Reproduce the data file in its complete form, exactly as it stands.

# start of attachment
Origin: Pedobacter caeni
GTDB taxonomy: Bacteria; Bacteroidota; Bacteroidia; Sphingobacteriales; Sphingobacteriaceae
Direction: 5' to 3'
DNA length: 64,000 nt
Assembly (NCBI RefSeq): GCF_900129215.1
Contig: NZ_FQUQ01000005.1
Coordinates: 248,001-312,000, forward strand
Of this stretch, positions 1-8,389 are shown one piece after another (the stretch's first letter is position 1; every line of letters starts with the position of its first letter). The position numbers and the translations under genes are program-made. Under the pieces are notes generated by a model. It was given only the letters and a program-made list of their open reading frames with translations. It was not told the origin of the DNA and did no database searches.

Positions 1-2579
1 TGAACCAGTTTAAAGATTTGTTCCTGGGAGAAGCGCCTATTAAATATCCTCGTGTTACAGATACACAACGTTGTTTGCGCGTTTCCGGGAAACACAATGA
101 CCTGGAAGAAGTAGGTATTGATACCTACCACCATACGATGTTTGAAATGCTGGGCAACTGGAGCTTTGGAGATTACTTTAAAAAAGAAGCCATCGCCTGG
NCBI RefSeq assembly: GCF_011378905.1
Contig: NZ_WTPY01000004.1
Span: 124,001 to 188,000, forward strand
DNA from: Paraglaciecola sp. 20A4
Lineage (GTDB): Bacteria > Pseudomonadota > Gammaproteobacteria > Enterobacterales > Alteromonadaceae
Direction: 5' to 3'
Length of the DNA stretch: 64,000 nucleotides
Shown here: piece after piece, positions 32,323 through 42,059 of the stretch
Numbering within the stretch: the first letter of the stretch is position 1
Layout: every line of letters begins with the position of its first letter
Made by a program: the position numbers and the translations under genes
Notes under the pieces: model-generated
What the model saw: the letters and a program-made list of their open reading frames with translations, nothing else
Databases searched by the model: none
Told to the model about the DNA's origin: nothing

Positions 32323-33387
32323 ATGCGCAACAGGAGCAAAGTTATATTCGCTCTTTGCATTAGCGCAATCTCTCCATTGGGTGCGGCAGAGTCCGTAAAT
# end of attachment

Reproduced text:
Origin: Pedobacter caeni
GTDB taxonomy: Bacteria; Bacteroidota; Bacteroidia; Sphingobacteriales; Sphingobacteriaceae
Direction: 5' to 3'
DNA length: 64,000 nt
Assembly (NCBI RefSeq): GCF_900129215.1
Contig: NZ_FQUQ01000005.1
Coordinates: 248,001-312,000, forward strand
Of this stretch, positions 1-8,389 are shown one piece after another (the stretch's first letter is position 1; every line of letters starts with the position of its first letter). The position numbers and the translations under genes are program-made. Under the pieces are notes generated by a model. It was given only the letters and a program-made list of their open reading frames with translations. It was not told the origin of the DNA and did no database searches.

Positions 1-2579
1 TGAACCAGTTTAAAGATTTGTTCCTGGGAGAAGCGCCTATTAAATATCCTCGTGTTACAGATACACAACGTTGTTTGCGCGTTTCCGGGAAACACAATGA
101 CCTGGAAGAAGTAGGTATTGATACCTACCACCATACGATGTTTGAAATGCTGGGCAACTGGAGCTTTGGAGATTACTTTAAAAAAGAAGCCATCGCCTGG
NCBI RefSeq assembly: GCF_011378905.1
Contig: NZ_WTPY01000004.1
Span: 124,001 to 188,000, forward strand
DNA from: Paraglaciecola sp. 20A4
Lineage (GTDB): Bacteria > Pseudomonadota > Gammaproteobacteria > Enterobacterales > Alteromonadaceae
Direction: 5' to 3'
Length of the DNA stretch: 64,000 nucleotides
Shown here: piece after piece, positions 32,323 through 42,059 of the stretch
Numbering within the stretch: the first letter of the stretch is position 1
Layout: every line of letters begins with the position of its first letter
Made by a program: the position numbers and the translations under genes
Notes under the pieces: model-generated
What the model saw: the letters and a program-made list of their open reading frames with translations, nothing else
Databases searched by the model: none
Told to the model about the DNA's origin: nothing

Positions 32323-33387
32323 ATGCGCAACAGGAGCAAAGTTATATTCGCTCTTTGCATTAGCGCAATCTCTCCATTGGGTGCGGCAGAGTCCGTAAAT